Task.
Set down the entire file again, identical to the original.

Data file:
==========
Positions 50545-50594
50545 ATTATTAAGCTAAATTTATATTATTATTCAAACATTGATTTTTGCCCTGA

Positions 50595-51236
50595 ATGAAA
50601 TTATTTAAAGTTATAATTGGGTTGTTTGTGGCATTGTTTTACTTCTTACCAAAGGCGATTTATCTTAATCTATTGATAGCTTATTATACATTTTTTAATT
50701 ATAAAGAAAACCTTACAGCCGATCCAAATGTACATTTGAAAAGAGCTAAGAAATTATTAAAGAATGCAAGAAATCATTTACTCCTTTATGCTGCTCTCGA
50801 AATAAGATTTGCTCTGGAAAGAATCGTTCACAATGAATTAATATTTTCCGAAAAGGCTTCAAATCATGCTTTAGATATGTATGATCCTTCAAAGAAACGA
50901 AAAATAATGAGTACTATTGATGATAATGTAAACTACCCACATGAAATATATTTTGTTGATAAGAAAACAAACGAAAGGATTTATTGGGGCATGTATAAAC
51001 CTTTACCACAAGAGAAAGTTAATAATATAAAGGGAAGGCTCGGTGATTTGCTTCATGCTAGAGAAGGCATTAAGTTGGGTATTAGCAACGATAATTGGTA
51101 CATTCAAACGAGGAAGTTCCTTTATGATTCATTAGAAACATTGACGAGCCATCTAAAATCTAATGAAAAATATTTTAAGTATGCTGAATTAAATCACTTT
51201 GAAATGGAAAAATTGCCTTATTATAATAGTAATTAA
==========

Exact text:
Positions 50545-50594
50545 ATTATTAAGCTAAATTTATATTATTATTCAAACATTGATTTTTGCCCTGA

Positions 50595-51236
50595 ATGAAA
50601 TTATTTAAAGTTATAATTGGGTTGTTTGTGGCATTGTTTTACTTCTTACCAAAGGCGATTTATCTTAATCTATTGATAGCTTATTATACATTTTTTAATT
50701 ATAAAGAAAACCTTACAGCCGATCCAAATGTACATTTGAAAAGAGCTAAGAAATTATTAAAGAATGCAAGAAATCATTTACTCCTTTATGCTGCTCTCGA
50801 AATAAGATTTGCTCTGGAAAGAATCGTTCACAATGAATTAATATTTTCCGAAAAGGCTTCAAATCATGCTTTAGATATGTATGATCCTTCAAAGAAACGA
50901 AAAATAATGAGTACTATTGATGATAATGTAAACTACCCACATGAAATATATTTTGTTGATAAGAAAACAAACGAAAGGATTTATTGGGGCATGTATAAAC
51001 CTTTACCACAAGAGAAAGTTAATAATATAAAGGGAAGGCTCGGTGATTTGCTTCATGCTAGAGAAGGCATTAAGTTGGGTATTAGCAACGATAATTGGTA
51101 CATTCAAACGAGGAAGTTCCTTTATGATTCATTAGAAACATTGACGAGCCATCTAAAATCTAATGAAAAATATTTTAAGTATGCTGAATTAAATCACTTT
51201 GAAATGGAAAAATTGCCTTATTATAATAGTAATTAA